SPOKANE, Wash – With a red flag warning and thunderstorms expected overnight, fire crews across the Inland Northwest are ready for what they expect to be a very busy next few days.
But even after the thunder and lightning pass, they know the danger isn't over yet; lightning sparked fires can happen days after the storm.
"I heard a story of it hitting a root in a tree, and then it smoldered for 7 days and traveled across, then actually came up out of the ground 100 yards from where it had struck," Fire District 8 Deputy Chief Greg Godfrey told KHQ's Kelsey Watts.
District 8 allowed KHQ on a ride-along with a fire engine Tuesday – just one day after battling three brushfires on Spokane's South Hill.
"We've had some fires that have gotten up to 1 or 2,000 acres already," Godfrey added. "So my anticipation is, we're going to have an early season, and a long season."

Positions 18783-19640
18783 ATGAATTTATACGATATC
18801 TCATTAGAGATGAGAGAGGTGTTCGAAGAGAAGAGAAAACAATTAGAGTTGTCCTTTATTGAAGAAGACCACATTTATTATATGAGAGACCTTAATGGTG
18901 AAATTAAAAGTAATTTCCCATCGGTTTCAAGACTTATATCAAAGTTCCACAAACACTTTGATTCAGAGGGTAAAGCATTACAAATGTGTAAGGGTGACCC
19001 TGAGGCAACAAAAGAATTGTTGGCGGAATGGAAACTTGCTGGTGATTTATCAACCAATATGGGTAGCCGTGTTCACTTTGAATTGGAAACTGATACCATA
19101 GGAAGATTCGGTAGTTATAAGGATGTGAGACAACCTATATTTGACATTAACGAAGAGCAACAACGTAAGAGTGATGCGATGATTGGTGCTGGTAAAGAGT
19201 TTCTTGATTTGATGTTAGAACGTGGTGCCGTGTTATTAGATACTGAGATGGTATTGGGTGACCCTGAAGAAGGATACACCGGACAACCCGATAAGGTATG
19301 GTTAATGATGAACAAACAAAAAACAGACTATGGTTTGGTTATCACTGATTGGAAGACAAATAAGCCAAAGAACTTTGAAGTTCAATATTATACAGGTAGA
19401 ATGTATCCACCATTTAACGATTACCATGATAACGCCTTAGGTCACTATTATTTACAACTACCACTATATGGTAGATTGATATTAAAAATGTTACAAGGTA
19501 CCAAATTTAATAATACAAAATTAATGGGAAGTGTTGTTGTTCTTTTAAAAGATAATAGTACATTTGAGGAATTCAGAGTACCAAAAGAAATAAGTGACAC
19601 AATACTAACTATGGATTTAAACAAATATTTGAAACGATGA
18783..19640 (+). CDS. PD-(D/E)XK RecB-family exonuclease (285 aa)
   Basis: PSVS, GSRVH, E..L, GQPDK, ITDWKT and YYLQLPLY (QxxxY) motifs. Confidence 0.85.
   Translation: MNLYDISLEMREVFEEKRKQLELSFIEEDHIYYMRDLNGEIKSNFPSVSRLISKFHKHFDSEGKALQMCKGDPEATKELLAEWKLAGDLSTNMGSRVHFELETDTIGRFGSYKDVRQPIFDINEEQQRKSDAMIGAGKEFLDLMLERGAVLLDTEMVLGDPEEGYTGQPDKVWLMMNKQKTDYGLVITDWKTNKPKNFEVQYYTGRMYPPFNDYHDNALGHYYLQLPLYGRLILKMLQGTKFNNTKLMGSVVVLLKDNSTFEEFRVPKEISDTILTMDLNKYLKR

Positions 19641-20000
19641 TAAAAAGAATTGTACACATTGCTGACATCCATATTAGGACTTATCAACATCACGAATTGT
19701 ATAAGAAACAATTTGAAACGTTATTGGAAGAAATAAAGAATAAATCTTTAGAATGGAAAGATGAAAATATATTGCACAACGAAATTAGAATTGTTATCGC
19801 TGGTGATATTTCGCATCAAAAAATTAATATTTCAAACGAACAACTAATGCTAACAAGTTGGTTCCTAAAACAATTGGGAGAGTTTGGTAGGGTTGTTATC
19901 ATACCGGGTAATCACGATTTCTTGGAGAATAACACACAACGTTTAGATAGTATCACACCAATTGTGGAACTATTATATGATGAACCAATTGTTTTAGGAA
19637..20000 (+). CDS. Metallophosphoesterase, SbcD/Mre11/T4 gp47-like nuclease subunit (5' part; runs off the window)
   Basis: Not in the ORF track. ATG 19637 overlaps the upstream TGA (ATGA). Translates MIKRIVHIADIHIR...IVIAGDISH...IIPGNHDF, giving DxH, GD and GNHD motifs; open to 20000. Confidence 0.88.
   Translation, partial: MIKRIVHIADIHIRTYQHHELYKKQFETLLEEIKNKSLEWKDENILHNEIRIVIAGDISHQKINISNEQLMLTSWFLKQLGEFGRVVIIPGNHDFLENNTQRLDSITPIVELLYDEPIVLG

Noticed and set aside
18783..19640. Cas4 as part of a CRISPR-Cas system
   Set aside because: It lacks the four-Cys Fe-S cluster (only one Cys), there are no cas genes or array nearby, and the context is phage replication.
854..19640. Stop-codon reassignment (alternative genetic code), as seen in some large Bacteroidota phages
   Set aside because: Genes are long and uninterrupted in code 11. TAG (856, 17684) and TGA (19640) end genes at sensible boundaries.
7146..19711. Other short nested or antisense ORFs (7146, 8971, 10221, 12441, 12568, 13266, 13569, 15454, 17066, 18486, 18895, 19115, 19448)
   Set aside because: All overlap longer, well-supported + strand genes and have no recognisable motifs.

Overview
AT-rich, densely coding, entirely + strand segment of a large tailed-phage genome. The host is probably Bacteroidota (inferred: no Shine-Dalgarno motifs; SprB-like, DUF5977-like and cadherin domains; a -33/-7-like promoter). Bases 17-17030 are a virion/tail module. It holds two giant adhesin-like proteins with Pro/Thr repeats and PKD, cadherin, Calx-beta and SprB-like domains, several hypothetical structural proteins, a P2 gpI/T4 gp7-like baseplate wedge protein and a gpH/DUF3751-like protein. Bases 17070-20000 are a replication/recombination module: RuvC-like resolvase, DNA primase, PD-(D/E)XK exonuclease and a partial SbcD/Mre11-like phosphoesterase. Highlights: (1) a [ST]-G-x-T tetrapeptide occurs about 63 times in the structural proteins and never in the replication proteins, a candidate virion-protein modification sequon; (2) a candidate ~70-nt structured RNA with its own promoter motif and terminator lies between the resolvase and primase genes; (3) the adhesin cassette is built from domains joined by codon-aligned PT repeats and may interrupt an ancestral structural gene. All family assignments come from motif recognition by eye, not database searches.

The Department of Natural Resources is also getting ready, moving some engines from the west side of the state to be stationed at Ellensburg, ready to go. It has a fire boss in Deer Park, a rotor in Omak, and all the engines are fully staffed – nobody gets a day off with a red flag warning in effect.
"Any fire that starts during red flag warnings has the potential to get very big, very quickly," a DNR spokesperson added.
On the Colville Reservation, crews told KHQ they were looking to get a helicopter Tuesday to fly over the region looking for smoke. The helicopter would also be able to carry a water bucket to help with suppression efforts should a fire start there.
The Fire Chief of District 3 in Cheney said they will remain vigilant with these conditions. A representative for Fire District 9 in north Spokane County said yes the risk is high, but "we're in the business of readiness, this is what we do all the time."
Now, they're watching the skies and wind, waiting to see what Mother Nature will do.